It is rather for us, the living, to stand here, we here be dedica-2
2 This partial sentence comes at the end of the first page of the manuscript. In striking “to stand here,” and substituting the awkward “we here be dedica-,” Lincoln may have been attempting both to cancel abandoned language and to form a bridge to an already completed second page of another draft that began in the middle of the word “dedicated.” This would explain the perhaps inadvertent dropping of the second part of a sentence that, in its latest form would read: “It is for us the living, rather, to be dedicated here to the unfinished work which they who fought here have thus far so nobly advanced.”
ted to the great task remaining before us — that, from these honored dead we take increased devotion to that cause for which they here, gave the last full measure of devotion — that we here highly resolve these dead shall not have died in vain; that the nation, shall have a new birth of freedom, and that government of the people by the people for the people, shall not perish from the earth.
About this Item
- Abraham Lincoln papers: Series 3. General Correspondence. 1837-1897: Abraham Lincoln, [November 1863] (Gettysburg Address: Nicolay Copy)
- Contributor Names
- Lincoln, Abraham, 1809-1865
- Created / Published
- November 1863
- Subject Headings
- - United States--History--Civil War, 1861-1865
- - United States--Politics and government--1861-1865
- - Presidents--United States
- - Manuscripts
- - Gettysburg Address: Nicolay Copy
- Call Number/Physical Location
- series: Series 3. General Correspondence. 1837-1897
- Source Collection
- Abraham Lincoln Papers at the Library of Congress
- Manuscript Division
- Digital Id
- Online Format
- online text
- IIIF Presentation Manifest
- Manifest (JSON/LD)
- Pic of the Week: Gettysburg Address
- Dedicated to the Great Task: Remembering and Studying Abraham Lincoln's Gettysburg Address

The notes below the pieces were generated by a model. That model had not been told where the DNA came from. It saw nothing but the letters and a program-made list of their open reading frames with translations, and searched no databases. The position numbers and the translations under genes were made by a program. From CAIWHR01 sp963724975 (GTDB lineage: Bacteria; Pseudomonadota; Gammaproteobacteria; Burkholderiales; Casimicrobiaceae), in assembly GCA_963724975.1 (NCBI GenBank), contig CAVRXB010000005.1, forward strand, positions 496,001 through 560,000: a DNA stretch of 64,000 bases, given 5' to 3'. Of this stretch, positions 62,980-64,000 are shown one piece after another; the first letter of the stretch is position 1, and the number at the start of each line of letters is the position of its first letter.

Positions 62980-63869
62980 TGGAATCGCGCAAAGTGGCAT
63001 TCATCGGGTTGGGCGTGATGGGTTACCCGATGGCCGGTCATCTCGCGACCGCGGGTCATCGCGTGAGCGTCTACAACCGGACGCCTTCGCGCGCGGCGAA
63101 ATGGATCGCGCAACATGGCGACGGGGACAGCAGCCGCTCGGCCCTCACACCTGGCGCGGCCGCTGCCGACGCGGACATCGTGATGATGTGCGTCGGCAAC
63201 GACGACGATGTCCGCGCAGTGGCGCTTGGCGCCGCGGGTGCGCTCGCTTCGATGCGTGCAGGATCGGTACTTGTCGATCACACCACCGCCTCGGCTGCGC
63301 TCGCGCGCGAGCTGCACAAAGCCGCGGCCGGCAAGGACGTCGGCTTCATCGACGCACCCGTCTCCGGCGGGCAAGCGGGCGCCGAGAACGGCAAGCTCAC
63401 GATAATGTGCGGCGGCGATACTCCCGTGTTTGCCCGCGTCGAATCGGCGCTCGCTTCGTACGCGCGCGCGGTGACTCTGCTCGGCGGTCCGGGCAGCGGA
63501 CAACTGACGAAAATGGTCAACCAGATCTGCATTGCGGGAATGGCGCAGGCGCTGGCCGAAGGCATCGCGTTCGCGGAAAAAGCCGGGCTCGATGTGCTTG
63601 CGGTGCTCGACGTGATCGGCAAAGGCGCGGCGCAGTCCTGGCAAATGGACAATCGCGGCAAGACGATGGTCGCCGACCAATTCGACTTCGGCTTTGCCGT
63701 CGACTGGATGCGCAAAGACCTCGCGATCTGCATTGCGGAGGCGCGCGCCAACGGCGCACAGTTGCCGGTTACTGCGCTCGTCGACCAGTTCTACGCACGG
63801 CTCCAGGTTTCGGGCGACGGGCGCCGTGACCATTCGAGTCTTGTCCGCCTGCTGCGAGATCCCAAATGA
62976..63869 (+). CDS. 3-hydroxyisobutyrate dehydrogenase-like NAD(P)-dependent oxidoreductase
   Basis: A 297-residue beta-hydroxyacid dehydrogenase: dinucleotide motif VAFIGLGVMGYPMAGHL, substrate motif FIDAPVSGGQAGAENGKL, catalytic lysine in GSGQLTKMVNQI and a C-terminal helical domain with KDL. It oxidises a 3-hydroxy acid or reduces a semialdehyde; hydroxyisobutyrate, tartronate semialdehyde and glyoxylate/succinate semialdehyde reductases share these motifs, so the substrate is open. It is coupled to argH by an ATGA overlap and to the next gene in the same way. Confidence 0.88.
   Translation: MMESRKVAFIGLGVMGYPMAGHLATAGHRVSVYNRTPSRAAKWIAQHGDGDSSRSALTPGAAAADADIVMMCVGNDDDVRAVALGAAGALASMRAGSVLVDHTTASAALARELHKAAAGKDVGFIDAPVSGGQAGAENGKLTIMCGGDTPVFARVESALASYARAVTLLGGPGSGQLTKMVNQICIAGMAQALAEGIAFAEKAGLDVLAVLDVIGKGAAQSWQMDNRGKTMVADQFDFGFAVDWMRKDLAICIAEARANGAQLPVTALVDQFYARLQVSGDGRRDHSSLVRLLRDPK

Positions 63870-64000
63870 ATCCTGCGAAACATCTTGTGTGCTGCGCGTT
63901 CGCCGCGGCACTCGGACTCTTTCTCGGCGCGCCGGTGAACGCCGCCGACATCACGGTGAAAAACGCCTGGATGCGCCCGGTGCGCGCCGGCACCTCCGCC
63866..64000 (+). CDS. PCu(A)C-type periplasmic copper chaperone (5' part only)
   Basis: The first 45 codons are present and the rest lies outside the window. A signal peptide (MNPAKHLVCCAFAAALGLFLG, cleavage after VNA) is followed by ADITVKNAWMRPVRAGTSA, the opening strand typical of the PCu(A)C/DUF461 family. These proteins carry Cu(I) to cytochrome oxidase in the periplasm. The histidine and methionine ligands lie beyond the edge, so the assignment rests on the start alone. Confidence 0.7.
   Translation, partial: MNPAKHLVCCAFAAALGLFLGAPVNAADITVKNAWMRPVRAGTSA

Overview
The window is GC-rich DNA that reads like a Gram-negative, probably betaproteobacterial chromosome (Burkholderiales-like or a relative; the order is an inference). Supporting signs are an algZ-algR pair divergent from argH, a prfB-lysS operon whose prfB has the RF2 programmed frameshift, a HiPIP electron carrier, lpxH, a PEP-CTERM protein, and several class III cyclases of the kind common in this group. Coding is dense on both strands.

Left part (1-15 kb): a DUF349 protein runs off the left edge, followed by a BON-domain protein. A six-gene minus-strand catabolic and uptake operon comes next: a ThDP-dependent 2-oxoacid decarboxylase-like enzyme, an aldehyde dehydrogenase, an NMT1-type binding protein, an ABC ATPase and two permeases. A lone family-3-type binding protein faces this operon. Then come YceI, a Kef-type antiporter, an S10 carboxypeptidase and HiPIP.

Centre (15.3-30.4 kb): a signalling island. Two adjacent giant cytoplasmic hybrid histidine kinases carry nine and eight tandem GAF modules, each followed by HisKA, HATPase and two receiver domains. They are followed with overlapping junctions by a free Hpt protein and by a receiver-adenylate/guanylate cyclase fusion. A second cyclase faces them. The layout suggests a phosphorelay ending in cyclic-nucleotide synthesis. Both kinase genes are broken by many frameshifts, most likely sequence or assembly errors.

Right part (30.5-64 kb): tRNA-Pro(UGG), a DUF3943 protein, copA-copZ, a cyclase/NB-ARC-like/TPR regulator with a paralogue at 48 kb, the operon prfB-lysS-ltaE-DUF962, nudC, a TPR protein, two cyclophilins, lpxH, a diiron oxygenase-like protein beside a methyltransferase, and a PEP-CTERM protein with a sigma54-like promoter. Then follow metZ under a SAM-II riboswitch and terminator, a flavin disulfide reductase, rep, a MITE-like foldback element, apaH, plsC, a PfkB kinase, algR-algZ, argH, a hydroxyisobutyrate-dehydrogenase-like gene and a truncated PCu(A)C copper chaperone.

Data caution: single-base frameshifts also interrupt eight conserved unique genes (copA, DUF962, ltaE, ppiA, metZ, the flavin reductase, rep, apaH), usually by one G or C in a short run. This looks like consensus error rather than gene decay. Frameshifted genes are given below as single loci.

- Timeline | Articles and Essays | John G. Nicolay Papers | Digital Collections
- Free to Use and Reuse: The Story of Abraham Lincoln
- Timeline | Abraham Lincoln and Emancipation | Articles and Essays | Abraham Lincoln Papers at the Library of Congress | Digital Collections
- Timeline | Articles and Essays | Abraham Lincoln Papers at the Library of Congress | Digital Collections
Citations are generated automatically from bibliographic data as a convenience, and may not be complete or accurate.
Chicago citation style:
Lincoln, Abraham. Abraham Lincoln papers: Series 3. General Correspondence. -1897: Abraham Lincoln, November 1863 Gettysburg Address: Nicolay Copy. November, 1863. Manuscript/Mixed Material. https://www.loc.gov/item/mal4356500/.
APA citation style:
Lincoln, A. (1863) Abraham Lincoln papers: Series 3. General Correspondence. -1897: Abraham Lincoln, November 1863 Gettysburg Address: Nicolay Copy. November. [Manuscript/Mixed Material] Retrieved from the Library of Congress, https://www.loc.gov/item/mal4356500/.
MLA citation style:
Lincoln, Abraham. Abraham Lincoln papers: Series 3. General Correspondence. -1897: Abraham Lincoln, November 1863 Gettysburg Address: Nicolay Copy. November, 1863. Manuscript/Mixed Material. Retrieved from the Library of Congress, <www.loc.gov/item/mal4356500/>.